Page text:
WILKES-BARRE — Another city police officer was notified of disciplinary action against him by the chief, bringing the total to six within the department and four this week alone, the head of the police union said Thursday.
Sgt. Phil Myers, president of the Wilkes-Barre Police Benevolent Association, said the officer notified the union Wednesday night.
“He received a suspension,” Myers said.
Myers, who also is facing a suspension and possible termination along with Officer Dan Duffy, vice president of the PBA and a former Scranton police chief, declined to identify the four other officers.
But Mayor Tony George counted a total of five. One of the officers failed to show up twice for special detail assignments, the mayor said in response to the union’s running tally.
“He wasn’t suspended. He wasn’t even reprimanded,” George said.
The group complained that the officer was nowhere to be found and Chief Marcella Lendacky acted on it, the mayor said. “There’s nothing on his record,” he added.
Myers saw it differently, saying the officer worked the details and was disciplined by being suspended from working them.
“It’s a significant time period. More than likely it’s going to cost this officer thousands of dollars,” Myers said.
“I don’t see how that’s not discipline,” he added.
The suspensions further divided the union and George, a former police chief, who upon taking office in January 2016 introduced his “Law and Order” campaign into headquarters with the appointment of Lendacky to run the department and change past practices. The union questioned her qualifications and reacted to her management of the department by filing numerous labor complaints against the city.
Lendacky has said she cannot comment on personnel matters.
The union has publicly confirmed that Myers and Duffy face suspensions for posts on the union’s Facebook page in April that reportedly disclosed confidential department policy.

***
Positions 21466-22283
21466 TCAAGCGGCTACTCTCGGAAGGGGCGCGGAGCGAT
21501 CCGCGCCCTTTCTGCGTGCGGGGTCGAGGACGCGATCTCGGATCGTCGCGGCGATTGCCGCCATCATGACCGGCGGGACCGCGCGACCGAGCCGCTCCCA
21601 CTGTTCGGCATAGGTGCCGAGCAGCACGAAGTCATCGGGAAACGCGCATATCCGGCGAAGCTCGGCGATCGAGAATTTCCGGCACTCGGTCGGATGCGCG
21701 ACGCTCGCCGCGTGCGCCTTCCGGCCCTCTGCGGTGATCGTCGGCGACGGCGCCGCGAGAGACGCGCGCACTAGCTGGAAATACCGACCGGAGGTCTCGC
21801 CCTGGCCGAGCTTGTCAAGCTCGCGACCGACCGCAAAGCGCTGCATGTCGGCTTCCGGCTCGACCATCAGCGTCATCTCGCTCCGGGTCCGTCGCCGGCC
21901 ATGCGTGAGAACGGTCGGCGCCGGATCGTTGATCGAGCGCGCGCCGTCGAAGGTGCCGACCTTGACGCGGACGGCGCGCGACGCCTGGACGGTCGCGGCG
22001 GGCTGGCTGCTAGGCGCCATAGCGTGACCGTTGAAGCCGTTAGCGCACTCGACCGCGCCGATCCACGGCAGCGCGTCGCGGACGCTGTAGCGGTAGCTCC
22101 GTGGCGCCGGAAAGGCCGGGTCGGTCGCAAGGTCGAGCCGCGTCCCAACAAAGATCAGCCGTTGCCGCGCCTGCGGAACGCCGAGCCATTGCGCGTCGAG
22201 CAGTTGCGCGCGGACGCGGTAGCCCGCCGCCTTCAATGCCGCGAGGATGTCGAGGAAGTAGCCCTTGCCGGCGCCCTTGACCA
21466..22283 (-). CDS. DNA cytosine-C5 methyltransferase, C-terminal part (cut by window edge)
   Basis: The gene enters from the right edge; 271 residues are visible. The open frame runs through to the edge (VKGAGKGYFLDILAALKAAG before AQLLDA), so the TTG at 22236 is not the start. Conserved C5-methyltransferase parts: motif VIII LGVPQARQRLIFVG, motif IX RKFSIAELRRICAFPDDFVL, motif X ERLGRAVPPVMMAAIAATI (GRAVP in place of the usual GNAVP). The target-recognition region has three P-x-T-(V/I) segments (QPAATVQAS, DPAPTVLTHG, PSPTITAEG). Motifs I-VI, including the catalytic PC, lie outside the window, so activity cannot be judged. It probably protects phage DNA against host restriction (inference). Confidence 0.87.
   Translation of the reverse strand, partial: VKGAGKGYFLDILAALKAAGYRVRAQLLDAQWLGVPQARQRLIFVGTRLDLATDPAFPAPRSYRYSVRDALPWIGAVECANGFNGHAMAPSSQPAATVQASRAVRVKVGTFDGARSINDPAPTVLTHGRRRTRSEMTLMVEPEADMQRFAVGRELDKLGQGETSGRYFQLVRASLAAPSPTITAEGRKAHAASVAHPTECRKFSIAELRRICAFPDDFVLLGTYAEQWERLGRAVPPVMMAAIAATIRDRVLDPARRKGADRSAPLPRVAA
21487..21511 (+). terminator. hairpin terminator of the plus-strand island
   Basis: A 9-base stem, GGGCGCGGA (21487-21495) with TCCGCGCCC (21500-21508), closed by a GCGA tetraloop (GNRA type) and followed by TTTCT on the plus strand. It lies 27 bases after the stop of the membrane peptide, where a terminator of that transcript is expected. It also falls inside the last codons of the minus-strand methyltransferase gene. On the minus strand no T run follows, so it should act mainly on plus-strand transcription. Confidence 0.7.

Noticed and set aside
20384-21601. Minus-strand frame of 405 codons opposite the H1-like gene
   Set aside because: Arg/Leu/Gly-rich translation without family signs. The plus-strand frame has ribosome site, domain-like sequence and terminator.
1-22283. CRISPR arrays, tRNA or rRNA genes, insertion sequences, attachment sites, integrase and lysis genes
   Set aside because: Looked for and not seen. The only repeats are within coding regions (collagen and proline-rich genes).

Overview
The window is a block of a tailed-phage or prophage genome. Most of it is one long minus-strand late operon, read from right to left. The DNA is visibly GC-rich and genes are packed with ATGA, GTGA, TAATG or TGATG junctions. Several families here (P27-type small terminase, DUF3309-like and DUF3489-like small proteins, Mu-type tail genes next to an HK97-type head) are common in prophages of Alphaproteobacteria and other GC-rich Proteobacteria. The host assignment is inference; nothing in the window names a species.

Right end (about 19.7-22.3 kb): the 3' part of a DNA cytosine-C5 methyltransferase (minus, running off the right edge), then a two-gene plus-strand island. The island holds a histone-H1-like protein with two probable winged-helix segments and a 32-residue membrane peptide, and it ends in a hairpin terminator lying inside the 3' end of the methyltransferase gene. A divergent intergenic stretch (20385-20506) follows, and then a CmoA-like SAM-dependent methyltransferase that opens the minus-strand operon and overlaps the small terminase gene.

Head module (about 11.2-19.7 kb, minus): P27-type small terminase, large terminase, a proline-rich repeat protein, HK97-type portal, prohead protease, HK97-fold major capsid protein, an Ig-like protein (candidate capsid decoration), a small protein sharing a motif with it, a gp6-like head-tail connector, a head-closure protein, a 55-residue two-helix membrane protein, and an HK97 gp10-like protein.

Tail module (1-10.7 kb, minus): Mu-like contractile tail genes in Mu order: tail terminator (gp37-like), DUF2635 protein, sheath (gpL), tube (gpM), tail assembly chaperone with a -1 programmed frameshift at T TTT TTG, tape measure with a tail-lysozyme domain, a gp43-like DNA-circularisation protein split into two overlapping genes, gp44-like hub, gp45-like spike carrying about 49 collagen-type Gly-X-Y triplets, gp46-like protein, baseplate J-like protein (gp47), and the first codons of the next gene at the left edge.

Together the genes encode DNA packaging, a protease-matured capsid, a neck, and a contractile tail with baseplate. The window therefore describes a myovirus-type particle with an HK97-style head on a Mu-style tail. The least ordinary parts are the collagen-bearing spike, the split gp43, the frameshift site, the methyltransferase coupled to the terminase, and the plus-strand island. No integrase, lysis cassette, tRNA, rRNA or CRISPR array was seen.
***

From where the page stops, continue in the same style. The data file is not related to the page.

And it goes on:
Duffy could face additional discipline and is the focus of an internal investigation for “harassing” emails he sent to the mayor and City Administrator Ted Wampole in defense of a PBA member wrongly accused by Commander of Patrol Ron Foy, the union said in a post Wednesday.
The union, which represents more than 70 patrol officers, sergeants, lieutenants and detectives, has declined to discuss the length of the unpaid suspensions its members face or when they will be served. None of the suspensions is being served currently, Myers said.
The officers can first appeal to the chief and, if denied, can then go to the mayor, Myers explained. If the mayor denies an appeal, the union will then file a grievance, he said.
‘A cancer within’
The latest discipline notification was for a loaded handgun found in a holding cell at police headquarters last year, Myers said.
That brings the total to two officers for the gun, one for the special details and another for reportedly refusing to assist someone who had information about a missing person, Myers said.
He corrected a statement by Mayor George on Wednesday that two officers were disciplined for the gun incident. At that time, only one officer had been notified, Myers said. He also corrected the mayor on the missing person incident.
The officer was not at the walk-up window at headquarters when someone came in to say they had information on where a missing person could be found, Myers said.
“It was actually a telephone conversation,” said Myers. And contrary to the mayor’s account, Myers said the officer did not refuse to do his job when he told the caller to speak to the officer who took the missing person’s report. The officer on the phone was following recently implemented policy that prohibited him from seeing another officer’s report, Myers said.
In a post on its Facebook page Wednesday, the union agreed “there must be consequences” for any PBA member who has done wrong. “But, the Chief’s over the top discipline makes it obvious that this is nothing more than an attempt to silence and ‘bust’ our union,” the post said.
All six officers are union members and four are on the PBA board, Myers noted.
The post also questioned the timing of the disciplinary actions. They were issued a week before city council is scheduled to discuss bringing in an outside agency to conduct an independent review of the department, a request first made by the PBA late last year.
“Accountability and structure, which no longer exists in our department, is something that was in place before Chief Lendacky took over. Therefore, it is something that we are not afraid of,” the post stated. “Retaliation and harassment, however, is something that our membership has not experienced in a very long time but, unfortunately, now has become a cancer within.”
Council chairwoman Beth Gilbert and councilman Bill Barrett, another former city chief, have been working on a resolution that will be introduced at council’s public meeting Oct 5 . Barrett said they are leaning toward the Pennsylvania Chiefs of Police Association of Harrisburg to do the review.